The most typical color is yellow, with the dorsal stripe sometimes being darker yellow than the lateral stripes, but the stripes can also be white, blue, greenish or brown. Some snakes have checkered patterns of light rather than lines. Red blotches or a double row of black spots is often present between the stripes.
The belly color usually resembles the stripes. The head is wider than the neck and is basically dark colored. The tongue is red but tipped in black till just past where the forks come together. The eyes are round. The scales are keeled. They usually range from 3 to 4 ½ feet in length with the males being smaller. They can live to an age of ten years but average less than half that in the wild.
One of their most interesting predator prey relationships is with the extremely toxic Rough-skinned Newt. As the Garter Snakes adapted to be able to handle the toxins, the newt gradually increased their levels of toxin. Through time the levels of toxin in the Newts grew as the resistance of the snakes to the toxins changed. The Newts that did not increase their levels of toxin became prey and did not pass on their genes. The snakes that died from the toxins did not have many young.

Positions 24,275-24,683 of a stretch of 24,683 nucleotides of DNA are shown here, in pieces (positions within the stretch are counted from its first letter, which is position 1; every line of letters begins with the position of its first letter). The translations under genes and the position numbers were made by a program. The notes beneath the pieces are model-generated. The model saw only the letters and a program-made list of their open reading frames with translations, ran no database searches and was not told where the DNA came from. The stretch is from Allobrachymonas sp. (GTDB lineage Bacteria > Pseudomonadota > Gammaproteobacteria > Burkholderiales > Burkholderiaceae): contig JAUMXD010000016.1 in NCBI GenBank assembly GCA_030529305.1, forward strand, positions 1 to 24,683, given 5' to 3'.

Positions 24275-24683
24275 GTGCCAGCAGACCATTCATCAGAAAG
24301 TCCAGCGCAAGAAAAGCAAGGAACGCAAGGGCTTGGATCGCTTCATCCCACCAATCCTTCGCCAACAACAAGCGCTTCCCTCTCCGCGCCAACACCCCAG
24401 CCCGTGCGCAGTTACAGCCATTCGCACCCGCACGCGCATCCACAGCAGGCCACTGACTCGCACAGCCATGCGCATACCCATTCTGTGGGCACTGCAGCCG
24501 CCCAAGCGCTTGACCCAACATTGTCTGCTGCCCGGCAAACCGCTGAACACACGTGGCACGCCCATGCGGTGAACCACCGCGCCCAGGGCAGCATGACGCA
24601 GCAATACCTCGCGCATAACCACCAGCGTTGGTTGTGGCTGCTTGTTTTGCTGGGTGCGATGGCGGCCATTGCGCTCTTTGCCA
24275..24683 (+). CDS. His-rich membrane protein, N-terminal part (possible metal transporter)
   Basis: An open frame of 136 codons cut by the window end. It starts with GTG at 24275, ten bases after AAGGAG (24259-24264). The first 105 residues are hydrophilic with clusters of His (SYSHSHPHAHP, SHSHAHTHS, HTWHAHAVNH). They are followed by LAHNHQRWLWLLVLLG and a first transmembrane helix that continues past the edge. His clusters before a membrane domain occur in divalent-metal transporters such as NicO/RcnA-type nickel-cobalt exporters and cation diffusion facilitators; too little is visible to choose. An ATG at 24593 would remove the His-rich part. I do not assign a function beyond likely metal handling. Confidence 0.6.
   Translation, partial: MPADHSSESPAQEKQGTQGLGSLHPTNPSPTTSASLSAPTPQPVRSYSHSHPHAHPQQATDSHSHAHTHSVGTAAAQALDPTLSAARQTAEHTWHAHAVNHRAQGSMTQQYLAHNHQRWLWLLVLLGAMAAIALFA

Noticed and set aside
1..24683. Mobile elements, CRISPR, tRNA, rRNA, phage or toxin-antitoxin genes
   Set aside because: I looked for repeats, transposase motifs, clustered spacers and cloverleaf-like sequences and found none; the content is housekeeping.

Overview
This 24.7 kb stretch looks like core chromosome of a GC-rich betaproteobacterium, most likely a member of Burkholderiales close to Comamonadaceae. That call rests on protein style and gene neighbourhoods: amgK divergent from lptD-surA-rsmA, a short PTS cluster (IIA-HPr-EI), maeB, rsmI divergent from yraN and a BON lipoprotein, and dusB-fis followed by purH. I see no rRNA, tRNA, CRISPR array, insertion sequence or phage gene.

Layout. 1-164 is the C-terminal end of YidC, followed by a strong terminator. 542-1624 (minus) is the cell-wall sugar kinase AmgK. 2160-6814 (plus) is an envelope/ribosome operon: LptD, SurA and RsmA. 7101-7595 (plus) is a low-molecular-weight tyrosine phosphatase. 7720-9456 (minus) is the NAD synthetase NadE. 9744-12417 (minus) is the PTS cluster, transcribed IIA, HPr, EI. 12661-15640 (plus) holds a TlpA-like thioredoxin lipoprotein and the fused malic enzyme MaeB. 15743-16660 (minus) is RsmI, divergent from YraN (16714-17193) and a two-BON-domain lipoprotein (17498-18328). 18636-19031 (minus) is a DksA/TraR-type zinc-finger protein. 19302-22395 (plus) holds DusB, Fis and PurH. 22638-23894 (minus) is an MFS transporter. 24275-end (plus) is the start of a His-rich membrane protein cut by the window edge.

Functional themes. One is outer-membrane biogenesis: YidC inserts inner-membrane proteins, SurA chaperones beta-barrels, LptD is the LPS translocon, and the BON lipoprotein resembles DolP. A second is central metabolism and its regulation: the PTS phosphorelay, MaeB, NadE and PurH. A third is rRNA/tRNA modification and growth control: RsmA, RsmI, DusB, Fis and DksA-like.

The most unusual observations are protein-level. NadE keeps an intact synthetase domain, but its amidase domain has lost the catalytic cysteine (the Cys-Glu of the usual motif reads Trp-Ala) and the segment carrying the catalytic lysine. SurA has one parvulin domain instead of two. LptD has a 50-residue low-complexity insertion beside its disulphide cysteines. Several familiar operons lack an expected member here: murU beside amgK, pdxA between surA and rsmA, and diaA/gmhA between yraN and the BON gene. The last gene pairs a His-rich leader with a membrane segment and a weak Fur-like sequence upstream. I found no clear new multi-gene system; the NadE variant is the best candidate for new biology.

They are found in urban and suburban areas where there is good cover to hide in. They will also flee into water when threatened. They are diurnal though on hot days they will seek out cooler places. They hibernate through the winter months in most of their range. The hibernacula may hold large numbers of garter snakes as well as other species.
More often the emerging female will just check out the pheromones and choose a mate and then head for her summer range and a suitable place to give birth. The males stay by the den to mate with other emerging females. The females however have the ability to store the male’s sperm until it is needed, so she may not mate if she does not find a suitable partner. However sometimes the many suitable males will form a “mating ball” of several males around just one female, and thus several different males may fertilize eggs within the same brood.
The young eventually figure it out. They are on their own. The males reach sexual maturity in about a year and a half and the females follow suit in two to three years. Maybe this complex system, with its many opportunities for mating, is why the Common Garter Snake is so abundant.
Last updated: February 24, 2015